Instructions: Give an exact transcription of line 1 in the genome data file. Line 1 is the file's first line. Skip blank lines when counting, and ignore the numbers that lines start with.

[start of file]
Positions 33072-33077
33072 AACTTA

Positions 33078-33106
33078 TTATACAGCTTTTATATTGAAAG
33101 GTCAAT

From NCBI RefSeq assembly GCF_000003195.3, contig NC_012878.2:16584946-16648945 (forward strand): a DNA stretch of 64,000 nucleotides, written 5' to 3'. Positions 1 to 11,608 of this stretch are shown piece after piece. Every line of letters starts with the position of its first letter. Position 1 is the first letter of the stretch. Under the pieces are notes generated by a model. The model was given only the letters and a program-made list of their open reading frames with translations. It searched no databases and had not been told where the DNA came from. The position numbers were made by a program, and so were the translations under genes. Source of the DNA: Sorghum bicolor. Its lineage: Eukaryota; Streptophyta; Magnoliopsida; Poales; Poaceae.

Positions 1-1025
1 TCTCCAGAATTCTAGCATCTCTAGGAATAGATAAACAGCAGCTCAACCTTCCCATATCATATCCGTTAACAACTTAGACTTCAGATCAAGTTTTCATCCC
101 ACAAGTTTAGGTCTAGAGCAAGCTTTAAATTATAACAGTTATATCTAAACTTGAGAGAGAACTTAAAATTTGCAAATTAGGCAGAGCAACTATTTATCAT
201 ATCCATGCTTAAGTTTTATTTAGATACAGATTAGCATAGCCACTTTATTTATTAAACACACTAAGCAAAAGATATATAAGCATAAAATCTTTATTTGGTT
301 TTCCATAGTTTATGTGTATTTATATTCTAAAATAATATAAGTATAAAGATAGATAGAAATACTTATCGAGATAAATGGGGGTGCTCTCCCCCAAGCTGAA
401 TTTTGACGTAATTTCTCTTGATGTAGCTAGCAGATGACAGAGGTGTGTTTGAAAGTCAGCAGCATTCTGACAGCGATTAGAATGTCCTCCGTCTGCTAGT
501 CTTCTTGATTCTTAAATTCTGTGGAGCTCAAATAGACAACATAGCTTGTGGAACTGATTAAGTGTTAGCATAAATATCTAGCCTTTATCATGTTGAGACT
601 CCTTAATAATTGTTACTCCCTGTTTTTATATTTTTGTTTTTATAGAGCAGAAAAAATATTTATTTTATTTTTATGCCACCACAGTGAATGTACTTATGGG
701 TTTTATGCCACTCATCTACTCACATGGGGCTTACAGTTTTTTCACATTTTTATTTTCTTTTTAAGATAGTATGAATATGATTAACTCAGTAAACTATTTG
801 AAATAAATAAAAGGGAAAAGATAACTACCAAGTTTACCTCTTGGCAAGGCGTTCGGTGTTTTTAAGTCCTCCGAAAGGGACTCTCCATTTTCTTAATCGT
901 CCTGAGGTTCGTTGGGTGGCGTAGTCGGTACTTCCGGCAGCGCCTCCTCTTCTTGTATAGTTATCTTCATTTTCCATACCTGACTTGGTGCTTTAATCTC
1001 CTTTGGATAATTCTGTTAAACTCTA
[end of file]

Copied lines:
Positions 33072-33077